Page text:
Dindo Manhit, President of the Stratbase ADR Institute for Strategic and International Studies
The Philippines is putting to action new partners in national security. Last Wednesday, President Duterte said he had sought China’s assistance in patrolling regional waters. A day later, he reaffirmed his intention to buy weapons from Russia, specifically precision-guided munitions or “smart bombs.” There is no doubt that his administration has been clear in its efforts to grow its network of support for the armed forces’ internal security objectives. The only doubts may be in public opinion.
Cooperation with China is more than economic. This administration’s focus on domestic security comes in stark contrast with the Aquino years. The Aquino administration had paid more attention to territorial defense. Moreover, it botched its best-known counter-terror mission in Mamasapano. Unfortunately, today the threat persists: The Davao City bombing by the Maute Group is one stark example. Defense Secretary Delfin Lorenzana also recently confirmed that the Abu Sayyaf is holding 25 hostages.
Yet, as valuable as cooperation can be, Mr. Duterte’s request to Beijing means that his administration can’t maintain that its growing relationship with China is purely economic. Given the public’s low regard for the Philippines’ new partners, the administration should expect to explain its approaches. Ultimately, it will need to think about how to manage its security objectives and diplomatic goals in light of public opinion.
New partners aren’t trusted. The Stratbase ADR Institute commissioned Pulse Asia to survey Filipinos on their views on some aspects of foreign relations. Independently, Pulse Asia also asked about Filipinos’ trust level in different countries and organizations. Last week, Pulse Asia presented its findings: Seventy-six percent of Filipinos trust the United States and 70 percent trust Japan. Only 38 percent trust China, among which only 7 percent have a great deal of trust. And 22 percent said they had no trust in China at all. Russia posted similar numbers.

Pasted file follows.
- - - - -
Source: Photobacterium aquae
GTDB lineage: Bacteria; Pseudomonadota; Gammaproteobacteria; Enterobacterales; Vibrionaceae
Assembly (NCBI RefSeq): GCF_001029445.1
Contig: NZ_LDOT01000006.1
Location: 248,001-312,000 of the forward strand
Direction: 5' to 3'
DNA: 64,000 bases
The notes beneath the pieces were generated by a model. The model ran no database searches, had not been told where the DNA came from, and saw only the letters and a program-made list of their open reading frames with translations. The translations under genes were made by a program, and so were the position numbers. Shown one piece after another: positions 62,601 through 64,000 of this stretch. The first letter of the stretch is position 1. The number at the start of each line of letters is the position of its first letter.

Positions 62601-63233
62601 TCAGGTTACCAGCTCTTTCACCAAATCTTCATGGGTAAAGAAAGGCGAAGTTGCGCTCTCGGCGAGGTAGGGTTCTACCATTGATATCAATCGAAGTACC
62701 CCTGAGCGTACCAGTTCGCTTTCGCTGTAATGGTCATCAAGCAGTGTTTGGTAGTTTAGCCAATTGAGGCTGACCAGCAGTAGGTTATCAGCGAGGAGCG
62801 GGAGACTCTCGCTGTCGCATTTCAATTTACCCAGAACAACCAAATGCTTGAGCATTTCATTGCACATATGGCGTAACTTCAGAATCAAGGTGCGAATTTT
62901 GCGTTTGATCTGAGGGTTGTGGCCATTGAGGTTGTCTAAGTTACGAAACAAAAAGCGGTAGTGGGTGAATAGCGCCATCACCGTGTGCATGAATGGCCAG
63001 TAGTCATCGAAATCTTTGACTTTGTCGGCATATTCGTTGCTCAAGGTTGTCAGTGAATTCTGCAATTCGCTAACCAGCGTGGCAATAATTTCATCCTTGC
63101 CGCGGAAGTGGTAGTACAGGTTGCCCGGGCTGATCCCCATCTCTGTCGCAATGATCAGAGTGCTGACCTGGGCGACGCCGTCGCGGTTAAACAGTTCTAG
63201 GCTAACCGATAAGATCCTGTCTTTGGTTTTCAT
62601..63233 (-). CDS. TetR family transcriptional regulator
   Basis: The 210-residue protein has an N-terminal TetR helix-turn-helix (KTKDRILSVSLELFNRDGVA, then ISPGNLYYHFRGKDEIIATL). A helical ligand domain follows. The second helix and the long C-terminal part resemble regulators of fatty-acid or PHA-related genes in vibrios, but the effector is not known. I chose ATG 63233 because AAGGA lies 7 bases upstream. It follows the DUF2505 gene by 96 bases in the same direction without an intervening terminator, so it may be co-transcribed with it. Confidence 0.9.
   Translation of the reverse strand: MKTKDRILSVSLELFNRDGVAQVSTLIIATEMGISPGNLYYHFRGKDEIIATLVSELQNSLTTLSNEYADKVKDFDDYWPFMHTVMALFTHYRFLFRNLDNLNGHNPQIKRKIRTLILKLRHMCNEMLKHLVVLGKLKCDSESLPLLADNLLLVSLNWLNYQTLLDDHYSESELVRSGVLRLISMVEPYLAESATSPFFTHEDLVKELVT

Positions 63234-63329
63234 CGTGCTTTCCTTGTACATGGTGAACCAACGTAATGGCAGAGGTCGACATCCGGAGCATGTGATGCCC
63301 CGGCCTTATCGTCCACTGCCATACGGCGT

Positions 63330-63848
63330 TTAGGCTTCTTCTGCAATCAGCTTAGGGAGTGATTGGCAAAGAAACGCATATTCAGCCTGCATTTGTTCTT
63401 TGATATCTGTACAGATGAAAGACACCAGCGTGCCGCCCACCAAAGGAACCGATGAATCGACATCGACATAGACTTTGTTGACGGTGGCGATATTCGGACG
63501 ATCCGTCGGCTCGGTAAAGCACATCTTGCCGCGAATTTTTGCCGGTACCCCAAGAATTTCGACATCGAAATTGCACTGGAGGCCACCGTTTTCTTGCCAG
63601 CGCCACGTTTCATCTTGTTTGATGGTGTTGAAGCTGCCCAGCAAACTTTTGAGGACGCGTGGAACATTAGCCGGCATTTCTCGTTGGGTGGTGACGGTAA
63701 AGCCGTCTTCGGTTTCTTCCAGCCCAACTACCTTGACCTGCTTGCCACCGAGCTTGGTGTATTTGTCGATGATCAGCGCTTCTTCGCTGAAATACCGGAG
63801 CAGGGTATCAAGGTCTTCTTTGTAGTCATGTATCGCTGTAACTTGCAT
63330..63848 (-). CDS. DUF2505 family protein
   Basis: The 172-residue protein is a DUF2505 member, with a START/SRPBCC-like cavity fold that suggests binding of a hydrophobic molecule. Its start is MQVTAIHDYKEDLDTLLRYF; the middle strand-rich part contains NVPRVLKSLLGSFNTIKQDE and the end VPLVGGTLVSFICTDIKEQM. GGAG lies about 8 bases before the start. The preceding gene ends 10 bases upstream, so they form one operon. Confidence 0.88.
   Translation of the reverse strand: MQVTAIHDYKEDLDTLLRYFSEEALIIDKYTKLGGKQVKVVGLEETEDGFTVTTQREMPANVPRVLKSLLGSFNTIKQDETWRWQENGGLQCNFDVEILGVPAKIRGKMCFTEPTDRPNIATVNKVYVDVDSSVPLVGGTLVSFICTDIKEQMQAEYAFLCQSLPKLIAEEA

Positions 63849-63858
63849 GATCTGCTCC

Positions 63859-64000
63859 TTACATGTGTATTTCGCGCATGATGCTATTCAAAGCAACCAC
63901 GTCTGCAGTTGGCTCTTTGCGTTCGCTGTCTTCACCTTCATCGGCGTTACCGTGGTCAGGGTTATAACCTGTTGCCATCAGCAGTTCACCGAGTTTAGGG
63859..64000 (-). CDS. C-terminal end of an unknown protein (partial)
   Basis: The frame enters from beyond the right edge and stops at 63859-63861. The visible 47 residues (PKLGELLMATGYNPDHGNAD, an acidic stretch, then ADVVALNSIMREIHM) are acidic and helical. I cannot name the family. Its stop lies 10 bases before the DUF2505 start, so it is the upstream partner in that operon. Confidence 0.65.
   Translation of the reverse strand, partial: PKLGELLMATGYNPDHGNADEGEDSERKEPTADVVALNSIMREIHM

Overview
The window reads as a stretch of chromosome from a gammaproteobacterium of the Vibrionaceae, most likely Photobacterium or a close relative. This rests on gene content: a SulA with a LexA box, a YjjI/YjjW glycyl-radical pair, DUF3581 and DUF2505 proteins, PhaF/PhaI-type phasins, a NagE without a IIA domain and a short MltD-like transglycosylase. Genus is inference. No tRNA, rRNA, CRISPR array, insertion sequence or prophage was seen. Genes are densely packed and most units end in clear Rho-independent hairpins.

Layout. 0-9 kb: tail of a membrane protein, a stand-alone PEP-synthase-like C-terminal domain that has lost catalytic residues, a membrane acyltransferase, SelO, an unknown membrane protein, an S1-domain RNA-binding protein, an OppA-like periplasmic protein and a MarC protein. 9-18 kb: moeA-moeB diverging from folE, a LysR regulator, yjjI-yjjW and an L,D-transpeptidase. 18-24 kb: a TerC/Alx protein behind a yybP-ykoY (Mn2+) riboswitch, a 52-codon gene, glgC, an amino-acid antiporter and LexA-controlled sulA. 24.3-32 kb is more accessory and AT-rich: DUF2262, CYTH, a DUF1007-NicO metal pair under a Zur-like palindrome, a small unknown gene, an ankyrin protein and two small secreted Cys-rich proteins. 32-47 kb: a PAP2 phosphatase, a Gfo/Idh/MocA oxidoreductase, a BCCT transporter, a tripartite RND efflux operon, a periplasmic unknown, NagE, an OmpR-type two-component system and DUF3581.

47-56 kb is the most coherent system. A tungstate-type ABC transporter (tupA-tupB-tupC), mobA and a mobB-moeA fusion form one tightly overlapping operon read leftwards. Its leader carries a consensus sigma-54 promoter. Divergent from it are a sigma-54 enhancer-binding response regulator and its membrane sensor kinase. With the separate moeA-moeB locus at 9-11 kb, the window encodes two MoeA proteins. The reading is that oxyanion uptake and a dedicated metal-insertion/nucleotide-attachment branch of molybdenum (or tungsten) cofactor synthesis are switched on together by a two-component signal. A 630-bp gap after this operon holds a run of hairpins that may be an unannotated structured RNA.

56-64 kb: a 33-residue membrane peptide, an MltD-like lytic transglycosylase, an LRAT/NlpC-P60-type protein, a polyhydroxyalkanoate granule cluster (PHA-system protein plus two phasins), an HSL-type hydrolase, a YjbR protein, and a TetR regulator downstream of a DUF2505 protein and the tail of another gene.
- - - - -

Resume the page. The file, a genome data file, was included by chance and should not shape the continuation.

Moreover, 84 percent of the respondents agreed with the statement “The Philippine government should assert its right on the West Philippine Sea as stipulated in the decision of the Permanent Court of Arbitration.”
The administration responded to the results by reasserting that its approach was in line with the public’s wishes. But this reassurance contradicts other official remarks that we can “set aside” the ruling under the right conditions.
No blanket disapproval of cooperation. The respondents were also asked about their willingness to “explore defense or security cooperation with China and Russia rather than the United States.” Forty-seven percent agreed, but there were 34 percent who may agree/disagree or were undecided. The respondents’ doubt could reflect the vagueness of the question, but it could also signal that Filipinos are not against cooperation offhand.
Pulse Asia showed that those with greater trust in China tended to agree with the statement on cooperation (24 percent). The reverse was also true: Those with less trust in China tended to disagree (21 percent). It appears that underlying trust is key to public support. Building the public’s trust with new partners will need to be an important consideration for the administration as it seeks to sustain its growing relationship with China.
No laurels for traditional partners. Finally, the respondents were asked to agree or disagree with the statement “Security/defense relations with the US have been beneficial to the Philippines.” Filipinos are split: Forty-seven percent agreed with the statement nationwide, with 55 percent agreeing in the National Capital Region, an even 50 percent in Luzon, and 43 percent in Mindanao. Clearly, Filipinos’ trust in the United States does not automatically translate to its military activities in the country.
There are no straightforward answers for this administration, but one thing is sure: At the end of the day, Filipinos have their country’s best interests at heart. It will be up to the administration to demonstrate the value of specific policies, if it wishes to be in keeping with public sentiment.